Property news - SA housing price bubble bursts
Recent newspaper headlines said that South African house prices are set to drop by 40 percent. The bubble has burst. I have argued that South Africa had a house price bubble. Alan Greenspan, former US Fed chief, famously commented that one can only tell if there is bubble after it bursts.
I do not agree with Greenspan's view. It allowed him to let the dotcom bubble grow and to ignore the US subprime bubble. However, even Greenspan would now agree that there was a bubble in the South African housing market. I should add that the bubble was mainly in the affluent house market. A large proportion of South Africans does not own homes and do not have access to credit markets. Therefore, the bubble was confined to certain sections of the South African housing market.
I warned that South African growth was looking too much like US economic growth. Much of US growth was built on the booming real estate market and related financial services. The growth was debt-driven, consumption-led growth. In South Africa, affluent home owners were using their homes as ATM machines, similar to their counterparts in the US. In other words, as house prices grew more people were able to increase their debt because they had an increase in net wealth. However, the increase in net wealth in a bubble market is short lived but the increase in debt remains with them for a long time.
The banks have to accept a lot of the blame for current problems in debt markets. South African financiers were loosening criteria for credit provision. Except, the US bankers were a bit less racist and a much larger percentage of Americans - of all colours - had access to credit. Many South African financiers, like the US banks, changed their financial function from risk assessment and holding loans on their books to originators of loans.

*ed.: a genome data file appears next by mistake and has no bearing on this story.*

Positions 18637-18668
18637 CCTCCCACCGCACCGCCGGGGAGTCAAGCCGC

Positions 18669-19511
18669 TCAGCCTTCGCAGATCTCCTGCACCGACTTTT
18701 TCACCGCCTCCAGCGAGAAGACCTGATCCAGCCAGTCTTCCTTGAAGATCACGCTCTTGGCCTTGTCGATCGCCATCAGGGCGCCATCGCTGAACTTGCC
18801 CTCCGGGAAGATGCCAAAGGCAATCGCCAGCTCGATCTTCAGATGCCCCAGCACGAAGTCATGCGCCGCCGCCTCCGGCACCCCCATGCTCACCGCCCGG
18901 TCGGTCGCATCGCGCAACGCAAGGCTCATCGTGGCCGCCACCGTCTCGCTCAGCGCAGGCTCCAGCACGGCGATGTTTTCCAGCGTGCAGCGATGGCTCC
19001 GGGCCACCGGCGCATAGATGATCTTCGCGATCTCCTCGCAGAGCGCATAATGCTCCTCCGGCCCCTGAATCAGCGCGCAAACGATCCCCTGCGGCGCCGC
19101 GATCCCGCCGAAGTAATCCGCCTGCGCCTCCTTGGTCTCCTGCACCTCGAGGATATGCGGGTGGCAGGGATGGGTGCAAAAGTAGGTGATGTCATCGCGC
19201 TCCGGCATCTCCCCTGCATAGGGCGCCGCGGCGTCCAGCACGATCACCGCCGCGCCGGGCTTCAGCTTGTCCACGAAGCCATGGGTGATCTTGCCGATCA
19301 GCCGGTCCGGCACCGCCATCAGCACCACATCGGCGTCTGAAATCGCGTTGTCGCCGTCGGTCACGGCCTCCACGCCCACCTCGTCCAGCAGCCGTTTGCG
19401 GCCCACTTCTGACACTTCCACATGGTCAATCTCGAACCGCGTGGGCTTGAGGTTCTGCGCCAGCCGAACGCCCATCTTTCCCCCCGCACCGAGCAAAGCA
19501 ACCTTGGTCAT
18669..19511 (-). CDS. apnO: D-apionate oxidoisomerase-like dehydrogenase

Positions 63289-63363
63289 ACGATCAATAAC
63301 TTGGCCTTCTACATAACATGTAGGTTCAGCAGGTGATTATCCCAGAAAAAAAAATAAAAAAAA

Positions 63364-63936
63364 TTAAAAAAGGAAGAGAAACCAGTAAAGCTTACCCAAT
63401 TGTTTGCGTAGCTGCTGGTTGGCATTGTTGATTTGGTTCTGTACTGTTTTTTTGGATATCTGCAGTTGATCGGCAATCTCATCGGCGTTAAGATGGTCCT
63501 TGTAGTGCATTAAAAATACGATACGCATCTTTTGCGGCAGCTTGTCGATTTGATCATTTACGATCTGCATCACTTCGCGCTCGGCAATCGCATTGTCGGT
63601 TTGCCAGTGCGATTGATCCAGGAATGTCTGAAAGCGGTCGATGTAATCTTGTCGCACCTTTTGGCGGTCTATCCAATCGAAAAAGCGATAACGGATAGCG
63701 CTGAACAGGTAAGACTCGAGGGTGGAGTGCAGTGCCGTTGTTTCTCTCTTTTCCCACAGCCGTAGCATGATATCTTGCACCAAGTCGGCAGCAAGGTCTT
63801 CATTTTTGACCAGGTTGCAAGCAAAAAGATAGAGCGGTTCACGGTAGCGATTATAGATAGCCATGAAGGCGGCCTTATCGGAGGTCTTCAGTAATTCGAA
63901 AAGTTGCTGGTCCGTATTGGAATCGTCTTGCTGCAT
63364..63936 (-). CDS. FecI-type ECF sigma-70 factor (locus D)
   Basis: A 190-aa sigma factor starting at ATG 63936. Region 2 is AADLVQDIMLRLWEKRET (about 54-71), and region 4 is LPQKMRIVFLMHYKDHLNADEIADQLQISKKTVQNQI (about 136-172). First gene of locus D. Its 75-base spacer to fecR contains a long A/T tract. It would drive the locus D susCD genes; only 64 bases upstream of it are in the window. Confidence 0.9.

They gave loans but did not bear the risk. The growth of securitized debt markets allowed the banks to sell their loans and to pass on the risk to other investors. Therefore, banks started reducing their risk assessment functions and gave loans more easily. The National Credit Act (NCA) was introduced to limit poor risk assessment practices in the financial sector. The NCA also recognized that borrowers would be the ultimate victims of the short-term pursuit of high returns by financial institutions.
The South African Reserve Bank has to accept some blame for the bubble. They dropped interest rates at a time when house prices were increasing. This decrease in interest rates to home buyers allowed house prices to increase even faster. I am not arguing that South Africa should have had higher interest rates. My argument is that policy choices that address problems in one sector can negatively affect other sectors. Higher interest rates today have curbed growth of house prices but they harm productive investment.
There is a need for much smarter economic policies. The NCA has gone
some way towards addressing the problem. It has reduced loans for housing
purchases and consumption. However, more is needed. If the problem is
too much finance for affluent houses and financial speculation but not
enough for productive investment then government and the SARB have to
figure out smart ways to turn off the private sector credit tap for
affluent home loans and financial speculation and opening it for productive
investment. The way in which they offset the negative impact of the
house bubble crash on the economy and the sustainability of economic
growth depends on the willingness of government and SARB to develop
these types of smart solutions.
Article from: www.engineeringnews.co.za